I was stupefied.

Why would the ghost of Anonymous haunt me? Why would the phantasm of anonymity appear to me with such threatening force? Why would identifying with the ghost come with no resistance? So immediate, arresting my heart with violence and making me feel, by pronouncing its name, that I already didn’t exist?
My head was boiling. Was this apparition real, or was it just me? I jumped onto a train of questioning. The words of Anonymous had left their mark.
What is this thing, that which from a flat and totalizing perspective some may call personality, but that from a layered perspective is something full of habitats, cavities of soft and hardened consistencies, of propitious grounds for ghosts? Why was this obstinate phantom performing its resistance, silencing my speech and making me angry? What was the microphysics of its pain? What ancestral fibers of its name were interwoven with mine?
In an attempt to get to the root of the problem, I approached the ecosystem of concepts that make up my ghost’s name, believing that, perhaps, a look into its origins would lead me to untying this knot in my speech.
The origin of the word Anonymous is a Greek adjective composed of the suffix an (without) and the noun onoma (name). It passes through late Latin to English, and its first uses in English are documented around the seventeenth century. In modern English it means nameless, lacking a name, of unknown authorship or origin, not named or identified, lacking individuality, distinction, or recognizability, according to various online sources.

There wasn’t anything in particular in this word that touched me.

It was only after some more time passed that the key to my haunting made itself evident. This happened by means of translation and displacement. Ruminating on the effects of words on bodies and beings, the Latin expression, Nomen Nescio, usually abbreviated as N.N., came to mind. Nomen Nescio “Unknown Name” and Anonymous are semantically synonymous. Nomen Nescio, or its acronym N.N. is in fact my most familiar experience with anonymity. N.N., pronounced ene-ene in Spanish, is the name given to the countless unidentified cadavers that mark the history of my country. N.N. brings me closer to my culture and perhaps explains the horrific appearance that the ghost had for me.
N.N. are the disappeared, in dictatorship and in democracy, those too poor, too lonely, too sad, with whom no one among the living maintained a bond sufficient enough to be able to name them. Deleted, buried, forgotten. In the place I call home, a product of colonization, just like this country, but which could not be more different, effacement and oblivion are doled out much like here: women, people of color, blacks, indigenous people, sexual dissidents—in no particular order, and when summed up, in exponential proportions.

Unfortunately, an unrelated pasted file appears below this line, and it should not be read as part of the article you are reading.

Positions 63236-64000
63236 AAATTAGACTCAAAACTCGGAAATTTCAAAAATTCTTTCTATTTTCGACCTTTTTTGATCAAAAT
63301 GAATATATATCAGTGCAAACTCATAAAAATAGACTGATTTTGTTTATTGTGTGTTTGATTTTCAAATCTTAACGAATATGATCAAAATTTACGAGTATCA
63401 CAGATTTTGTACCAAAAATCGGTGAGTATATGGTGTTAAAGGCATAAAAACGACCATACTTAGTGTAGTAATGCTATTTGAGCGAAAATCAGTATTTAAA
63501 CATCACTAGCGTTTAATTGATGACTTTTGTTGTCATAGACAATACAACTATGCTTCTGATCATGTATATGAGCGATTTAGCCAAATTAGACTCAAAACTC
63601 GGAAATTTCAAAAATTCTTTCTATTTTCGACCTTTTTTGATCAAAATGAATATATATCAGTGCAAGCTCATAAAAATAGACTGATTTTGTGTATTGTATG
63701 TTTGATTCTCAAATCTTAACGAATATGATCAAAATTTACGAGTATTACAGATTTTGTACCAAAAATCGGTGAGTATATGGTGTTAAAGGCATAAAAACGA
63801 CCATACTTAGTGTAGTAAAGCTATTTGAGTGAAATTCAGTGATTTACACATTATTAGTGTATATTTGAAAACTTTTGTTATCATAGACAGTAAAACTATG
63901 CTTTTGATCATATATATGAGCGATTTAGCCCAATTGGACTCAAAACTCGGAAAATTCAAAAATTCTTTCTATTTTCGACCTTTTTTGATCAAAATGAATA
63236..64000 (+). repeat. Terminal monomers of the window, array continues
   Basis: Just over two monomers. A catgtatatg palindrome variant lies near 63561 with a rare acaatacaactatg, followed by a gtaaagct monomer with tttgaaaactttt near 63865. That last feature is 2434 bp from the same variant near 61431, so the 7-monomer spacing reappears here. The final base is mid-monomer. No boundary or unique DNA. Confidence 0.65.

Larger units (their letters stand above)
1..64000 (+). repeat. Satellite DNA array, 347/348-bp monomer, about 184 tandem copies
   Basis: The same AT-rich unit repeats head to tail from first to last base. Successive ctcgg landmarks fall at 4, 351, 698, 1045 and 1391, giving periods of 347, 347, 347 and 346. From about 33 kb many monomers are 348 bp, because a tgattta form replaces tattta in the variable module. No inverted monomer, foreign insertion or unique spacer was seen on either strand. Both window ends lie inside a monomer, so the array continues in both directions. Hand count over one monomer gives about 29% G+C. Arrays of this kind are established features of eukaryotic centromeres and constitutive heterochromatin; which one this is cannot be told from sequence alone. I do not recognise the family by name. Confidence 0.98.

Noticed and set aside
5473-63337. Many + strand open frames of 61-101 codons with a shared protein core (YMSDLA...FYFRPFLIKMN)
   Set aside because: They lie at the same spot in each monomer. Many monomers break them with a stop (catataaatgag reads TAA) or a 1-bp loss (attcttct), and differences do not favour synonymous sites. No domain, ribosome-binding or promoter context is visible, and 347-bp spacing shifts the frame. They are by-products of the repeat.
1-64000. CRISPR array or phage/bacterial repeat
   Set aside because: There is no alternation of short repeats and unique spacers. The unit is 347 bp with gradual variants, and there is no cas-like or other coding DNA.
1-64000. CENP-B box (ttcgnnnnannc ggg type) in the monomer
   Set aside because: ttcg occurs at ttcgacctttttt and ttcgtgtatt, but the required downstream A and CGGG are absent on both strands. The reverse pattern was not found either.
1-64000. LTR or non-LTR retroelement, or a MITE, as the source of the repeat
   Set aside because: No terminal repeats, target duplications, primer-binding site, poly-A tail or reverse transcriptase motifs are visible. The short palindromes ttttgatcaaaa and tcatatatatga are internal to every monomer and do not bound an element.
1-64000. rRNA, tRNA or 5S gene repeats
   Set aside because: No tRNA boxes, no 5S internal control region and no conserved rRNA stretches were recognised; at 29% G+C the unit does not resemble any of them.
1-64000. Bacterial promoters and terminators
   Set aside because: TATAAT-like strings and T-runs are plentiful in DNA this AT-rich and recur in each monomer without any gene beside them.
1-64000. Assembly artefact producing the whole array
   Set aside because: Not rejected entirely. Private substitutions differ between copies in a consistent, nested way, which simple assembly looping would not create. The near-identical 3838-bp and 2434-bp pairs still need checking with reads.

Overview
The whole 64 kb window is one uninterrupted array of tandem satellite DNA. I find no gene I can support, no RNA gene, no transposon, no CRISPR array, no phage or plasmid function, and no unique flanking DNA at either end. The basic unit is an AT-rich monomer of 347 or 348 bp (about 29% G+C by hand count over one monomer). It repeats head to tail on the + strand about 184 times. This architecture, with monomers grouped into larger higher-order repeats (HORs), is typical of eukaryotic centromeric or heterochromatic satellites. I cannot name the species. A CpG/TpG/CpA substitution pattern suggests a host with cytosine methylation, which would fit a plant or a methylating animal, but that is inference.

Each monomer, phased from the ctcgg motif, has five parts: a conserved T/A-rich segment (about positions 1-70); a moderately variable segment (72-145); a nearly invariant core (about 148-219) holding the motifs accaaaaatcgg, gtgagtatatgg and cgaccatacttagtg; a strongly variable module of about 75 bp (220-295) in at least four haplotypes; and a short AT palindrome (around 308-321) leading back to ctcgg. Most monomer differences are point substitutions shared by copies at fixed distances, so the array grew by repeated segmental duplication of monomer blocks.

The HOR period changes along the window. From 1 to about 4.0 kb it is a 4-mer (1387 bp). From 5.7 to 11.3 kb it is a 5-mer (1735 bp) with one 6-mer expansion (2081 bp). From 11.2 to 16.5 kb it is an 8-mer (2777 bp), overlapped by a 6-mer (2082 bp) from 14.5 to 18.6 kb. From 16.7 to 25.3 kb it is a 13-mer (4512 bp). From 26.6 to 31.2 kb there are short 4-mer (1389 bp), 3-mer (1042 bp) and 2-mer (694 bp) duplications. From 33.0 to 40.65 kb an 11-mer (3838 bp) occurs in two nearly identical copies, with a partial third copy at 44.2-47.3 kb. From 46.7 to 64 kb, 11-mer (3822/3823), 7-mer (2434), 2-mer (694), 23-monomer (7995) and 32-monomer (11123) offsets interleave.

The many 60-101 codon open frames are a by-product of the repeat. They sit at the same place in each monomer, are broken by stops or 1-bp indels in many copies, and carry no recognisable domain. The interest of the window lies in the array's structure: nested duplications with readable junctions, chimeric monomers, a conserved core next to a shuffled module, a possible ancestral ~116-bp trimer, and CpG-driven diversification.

White patriarchal structures spread and splinter. They infect. They become part of your education. You abide. To avoid aggression, you end up accepting these rules some way or another. Are you part of any of these unfitting groups? You will make your self small, docile. You will smile. You will speak softly. You will learn your place. At the end of your socialization you’ll become the prefabricated mask that was waiting for you from the beginning. And you’ll do this in the name of your own happiness. You’ll think there is something wrong with you: you are too shy, too insecure, too sloppy, too exhibitionist, you are too sensitive. Maybe by adulthood you’ll come to realize you are also a product of the violence inflicted against you. Maybe, if you are lucky, you’ll overcome self-hatred and achieve a sort of collective solidarity, a sort of community. Maybe not.
There is a verb in Spanish that my body knows well, and that I love because of its descriptive power: ningunear. It denotes the transitive action of making someone into no one. To ignore, to make them feel that they are not worth it, to remove all authority and authorship from them.
This is what was hidden in the name of Anonymous. For me, embracing the position of being turned into no one has a self-effacing effect that becomes truly unbearable. My ghost came to tell me what I did not know I knew, or what I had forgotten in the everyday labor that existing in this culture implies for me—the me that remains unnamed.
My friend, now that you know why I have not been able to write and fulfill my promise, now that you know my sadness, let me tell you one last thing. After my encounter with Anonymous, a voice appeared in my dreams. It came from nowhere, full of dust (perhaps, I dreamed, it was the ghost of culture). These are the horrifying words it told me, and they scare me. They scare me.

I am the broken child behind the adult you perform. I am the part of you that you left in the closet. I am the puritan inside your radical thinking, the ideologue of your feelings. I am the shade left out of the chiaroscuro of your political thinking. I am the churches inside your art school. I see you but you can’t see me. I mock your identity, your integrity, your national pride, your personal pride.
I follow you. I am the capitalist in your creativity. The flesh of children in your machines. Your clothes. I am within your sense of safety. I stop time: I am the creator of eternity and boredom. I am the guillotine. I haunt your aspirations. Toxic and productive, I make worlds.
I am the knee on the neck.
Put your hands on your face, feel my warmth.

* * *